Qualcomm’s Snapdragon 810 has been used in a few flagships – most notably the HTC One M9 – and hasn’t exactly covered itself in glory. Purported issues with overheating (some of which we’ve experienced first hand) mean Samsung probably made the right choice opting against it.

Just like the Snapdragon 810 the Exynos 7420 in the Edge+ uses ARM’s big.LITTLE architecture.

This allows a ‘big’ quad-core CPU (2.1GHz) to be paired with a ‘little’, low-power quad-core (1.5GHz). Smaller tasks like browsing the web and listening to music use the little quad, which drains less juice. Intensive tasks, like 3D gaming, use the big quad.

The S6 Edge+ has the same processor that the S6 and S6 Edge pack but adds an extra gigabyte of DDR4 RAM – bringing it up to 4GB and matching the Note 5.

It’s a beast of a phone in every respect.

In our benchmark tests the Edge+ blitzes the competition. It scores an enormous 25,043 in our gaming test using Ice Storm Unlimited on 3DMark – that’s 7,000 more than the iPhone 6 Plus and almost 3,000 more than the smaller S6 Edge.

Galaxy S6 Edge+ – Software
The S6 Edge+ uses Samsung’s TouchWiz UI skin over Android 5.1.1 Lollipop. We’re not big fans of TouchWiz in the TrustedReviews office, but Samsung has managed to make the latest version much better.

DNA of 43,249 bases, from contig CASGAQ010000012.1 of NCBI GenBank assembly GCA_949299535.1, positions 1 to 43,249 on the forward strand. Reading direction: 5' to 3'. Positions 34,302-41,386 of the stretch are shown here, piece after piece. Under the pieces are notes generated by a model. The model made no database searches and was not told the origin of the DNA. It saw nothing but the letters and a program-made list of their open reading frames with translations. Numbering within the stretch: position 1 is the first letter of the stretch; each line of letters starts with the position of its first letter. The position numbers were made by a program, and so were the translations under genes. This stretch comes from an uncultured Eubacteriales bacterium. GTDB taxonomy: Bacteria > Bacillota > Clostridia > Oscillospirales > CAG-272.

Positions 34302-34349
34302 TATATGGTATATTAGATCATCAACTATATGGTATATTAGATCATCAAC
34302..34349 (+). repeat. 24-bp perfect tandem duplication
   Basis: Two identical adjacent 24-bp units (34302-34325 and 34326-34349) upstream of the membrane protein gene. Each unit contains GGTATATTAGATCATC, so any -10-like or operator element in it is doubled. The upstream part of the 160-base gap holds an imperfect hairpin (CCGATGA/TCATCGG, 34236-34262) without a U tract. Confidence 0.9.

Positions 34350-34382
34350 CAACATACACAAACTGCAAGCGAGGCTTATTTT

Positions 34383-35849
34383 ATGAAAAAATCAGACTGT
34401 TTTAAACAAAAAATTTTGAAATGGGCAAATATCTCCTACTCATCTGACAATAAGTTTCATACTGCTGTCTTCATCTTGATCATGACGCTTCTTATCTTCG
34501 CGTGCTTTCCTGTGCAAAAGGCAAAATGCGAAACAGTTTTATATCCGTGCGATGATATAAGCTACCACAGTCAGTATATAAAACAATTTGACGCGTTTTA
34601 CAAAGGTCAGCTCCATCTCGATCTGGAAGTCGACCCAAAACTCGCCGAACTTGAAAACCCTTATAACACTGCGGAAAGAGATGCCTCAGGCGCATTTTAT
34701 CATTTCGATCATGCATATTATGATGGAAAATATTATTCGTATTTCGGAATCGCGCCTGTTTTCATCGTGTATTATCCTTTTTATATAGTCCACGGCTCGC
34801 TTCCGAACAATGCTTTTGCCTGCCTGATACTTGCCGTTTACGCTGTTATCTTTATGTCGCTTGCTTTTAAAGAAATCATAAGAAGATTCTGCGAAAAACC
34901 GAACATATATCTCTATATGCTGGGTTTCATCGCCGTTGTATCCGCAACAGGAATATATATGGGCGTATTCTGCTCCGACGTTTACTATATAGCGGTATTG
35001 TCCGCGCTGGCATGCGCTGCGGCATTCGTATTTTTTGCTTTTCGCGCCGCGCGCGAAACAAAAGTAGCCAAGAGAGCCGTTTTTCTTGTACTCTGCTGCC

Long gone are the days of lag and hefty dollops of bloatware and TouchWiz is now on par with most other Android skins. We’d still prefer the look and feel of unadulterated Android though.

Still the S6 Edge+ is accessible, if you’re not an Android native, and comes with a few Samsung apps preloaded. Some are more useful than others.

Galaxy S6 Edge+ – Apps

S6 Edge+ S HealthS Health is one that’s been around for a while, but Samsung has been constantly upgrading it. Thanks to the sensor next to the rear camera the S6 Edge+ can track your heart rate, blood oxygen and stress (although I’m dubious of the latter as there’s no explanation of how it actually works) as well as steps.

Smart Manager looks after the health of the phone. Here you can zap all the naughty apps eating away at that hefty 4GB of RAM as well as check the internal storage, battery and the built-in antivirus’ status. It’s also where you can get to Knox, Samsung’s enterprise-level security system aimed for those wanting their work safe and secure.

Microsoft apps such as Word, Excel and Skype also have a folder but aren’t preinstalled, you’ll need to do this yourself if you want to do it.

Then there’s a calendar app called S Planner and Samsung’s irrelevant competitor to Google Voice, Siri and Cortana called S Voice. None of these are particularly useful.